How Can We Apply Deep Learning Algorithms for Cybersecurity?

By Emily Newton

Cybersecurity practitioners are continually concerned with staying ahead of online criminals. However, as such attacks become more prevalent, it’s getting harder for them to succeed in that already-daunting task. Deep learning may help.

This is a subset of artificial intelligence that uses algorithms inspired by the human brain. These artificial neural networks learn from examples contained in massive amounts of data. Here’s an eye-opening look at how to rely on deep learning for better cybersecurity outcomes.

Enabling Near Real-Time Threat Detection and Prediction

Cybersecurity solutions that do not utilize deep learning typically only safeguard against known attacks and provide alerts once systems are infected. Such protections are better than none, but they fall short. Jonathan Kaftzan is the vice president of marketing at Deep Instinct, a company that applies deep learning to threat detection and gets speedy results. The brand’s tool can also predict a company’s likelihood of encountering previously unseen threats.

Kaftzan explained, “The time it takes us to analyze a file before you’ve even clicked it is 20 milliseconds. We’ve never seen it before to assess whether it is malicious or not. In another 50 milliseconds, we’ll be able to tell you where the attack has come from and what it is autonomously, without any human being involved in the process. The time it takes to remediate and contain the attack is under a minute.”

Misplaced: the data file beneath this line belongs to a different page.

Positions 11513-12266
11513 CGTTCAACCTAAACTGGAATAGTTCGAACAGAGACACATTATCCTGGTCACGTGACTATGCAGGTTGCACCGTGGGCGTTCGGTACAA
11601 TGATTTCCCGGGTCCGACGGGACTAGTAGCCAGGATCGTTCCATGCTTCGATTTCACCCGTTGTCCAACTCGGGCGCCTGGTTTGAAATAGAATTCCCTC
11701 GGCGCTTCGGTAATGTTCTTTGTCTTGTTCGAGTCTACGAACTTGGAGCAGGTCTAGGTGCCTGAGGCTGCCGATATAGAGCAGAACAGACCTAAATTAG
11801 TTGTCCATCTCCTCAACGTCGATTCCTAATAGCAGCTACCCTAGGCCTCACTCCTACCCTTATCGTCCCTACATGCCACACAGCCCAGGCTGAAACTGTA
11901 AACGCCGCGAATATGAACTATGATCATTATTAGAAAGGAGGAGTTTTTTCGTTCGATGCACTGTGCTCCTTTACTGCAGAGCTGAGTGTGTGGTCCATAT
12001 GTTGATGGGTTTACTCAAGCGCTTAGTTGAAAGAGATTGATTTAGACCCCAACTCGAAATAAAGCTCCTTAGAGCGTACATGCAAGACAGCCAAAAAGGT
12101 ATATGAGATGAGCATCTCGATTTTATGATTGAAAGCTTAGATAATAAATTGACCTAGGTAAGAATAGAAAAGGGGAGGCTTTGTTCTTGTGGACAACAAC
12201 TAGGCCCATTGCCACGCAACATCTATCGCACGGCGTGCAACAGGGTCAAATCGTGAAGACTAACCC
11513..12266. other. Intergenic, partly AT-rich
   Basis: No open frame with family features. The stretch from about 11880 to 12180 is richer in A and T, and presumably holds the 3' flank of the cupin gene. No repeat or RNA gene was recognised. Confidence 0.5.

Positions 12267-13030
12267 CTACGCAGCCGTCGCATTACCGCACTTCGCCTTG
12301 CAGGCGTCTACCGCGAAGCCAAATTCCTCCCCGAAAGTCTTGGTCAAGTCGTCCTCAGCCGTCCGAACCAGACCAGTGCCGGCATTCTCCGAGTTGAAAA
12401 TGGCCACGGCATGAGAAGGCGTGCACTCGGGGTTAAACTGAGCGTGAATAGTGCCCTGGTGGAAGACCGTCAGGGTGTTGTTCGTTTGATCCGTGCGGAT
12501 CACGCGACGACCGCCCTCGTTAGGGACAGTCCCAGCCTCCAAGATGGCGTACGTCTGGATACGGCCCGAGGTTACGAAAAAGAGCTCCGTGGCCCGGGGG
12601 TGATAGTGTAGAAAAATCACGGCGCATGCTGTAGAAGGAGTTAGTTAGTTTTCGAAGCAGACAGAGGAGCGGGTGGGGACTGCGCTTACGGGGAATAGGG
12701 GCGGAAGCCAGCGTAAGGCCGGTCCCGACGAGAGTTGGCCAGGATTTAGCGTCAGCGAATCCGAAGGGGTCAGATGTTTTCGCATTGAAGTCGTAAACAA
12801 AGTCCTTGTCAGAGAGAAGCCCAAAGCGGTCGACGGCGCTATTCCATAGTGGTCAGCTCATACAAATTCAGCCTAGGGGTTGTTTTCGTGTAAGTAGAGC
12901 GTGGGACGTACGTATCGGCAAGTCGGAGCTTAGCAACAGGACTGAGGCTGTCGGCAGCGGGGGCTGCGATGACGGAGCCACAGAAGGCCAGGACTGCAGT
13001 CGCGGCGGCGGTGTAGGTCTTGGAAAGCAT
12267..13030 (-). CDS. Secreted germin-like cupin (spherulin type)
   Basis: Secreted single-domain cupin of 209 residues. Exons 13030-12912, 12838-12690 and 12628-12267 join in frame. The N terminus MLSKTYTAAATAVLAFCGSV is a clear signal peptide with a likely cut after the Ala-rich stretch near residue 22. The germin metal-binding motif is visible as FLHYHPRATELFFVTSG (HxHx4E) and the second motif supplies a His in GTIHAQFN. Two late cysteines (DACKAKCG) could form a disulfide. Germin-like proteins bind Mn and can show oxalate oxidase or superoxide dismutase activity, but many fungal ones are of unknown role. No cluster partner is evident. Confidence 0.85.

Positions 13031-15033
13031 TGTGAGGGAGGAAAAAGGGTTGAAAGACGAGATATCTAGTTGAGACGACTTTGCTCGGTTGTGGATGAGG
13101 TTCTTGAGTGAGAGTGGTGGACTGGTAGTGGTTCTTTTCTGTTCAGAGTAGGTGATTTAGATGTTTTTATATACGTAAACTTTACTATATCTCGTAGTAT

Cybercriminals continually tweak their attack methods to cause the most damage. That means it’s not always sufficient to deploy a system that recognizes known threats. Deep learning could help companies become more proactive with their cybersecurity while responding substantially faster to possible attacks.

Detecting Deepfake Content

Deepfake content uses advanced artificial intelligence to create fabricated media that looks real. It’s also an often-overlooked cybersecurity threat. In one example, a deepfaked tweet about an injured Barack Obama caused a drop of more than $130 billion in stock value within minutes. If a criminal uses deepfake content to impersonate a brand, the victimized company could quickly get caught up in misinformation that spreads rampantly and causes reputational damage.

However, researchers at MIT’s Media Lab relied on deep learning to spot deepfake material. They trained the neural network on 100,000 fabricated videos and 19,154 genuine ones. The results helped the team realize that the fakes often have shared defining characteristics.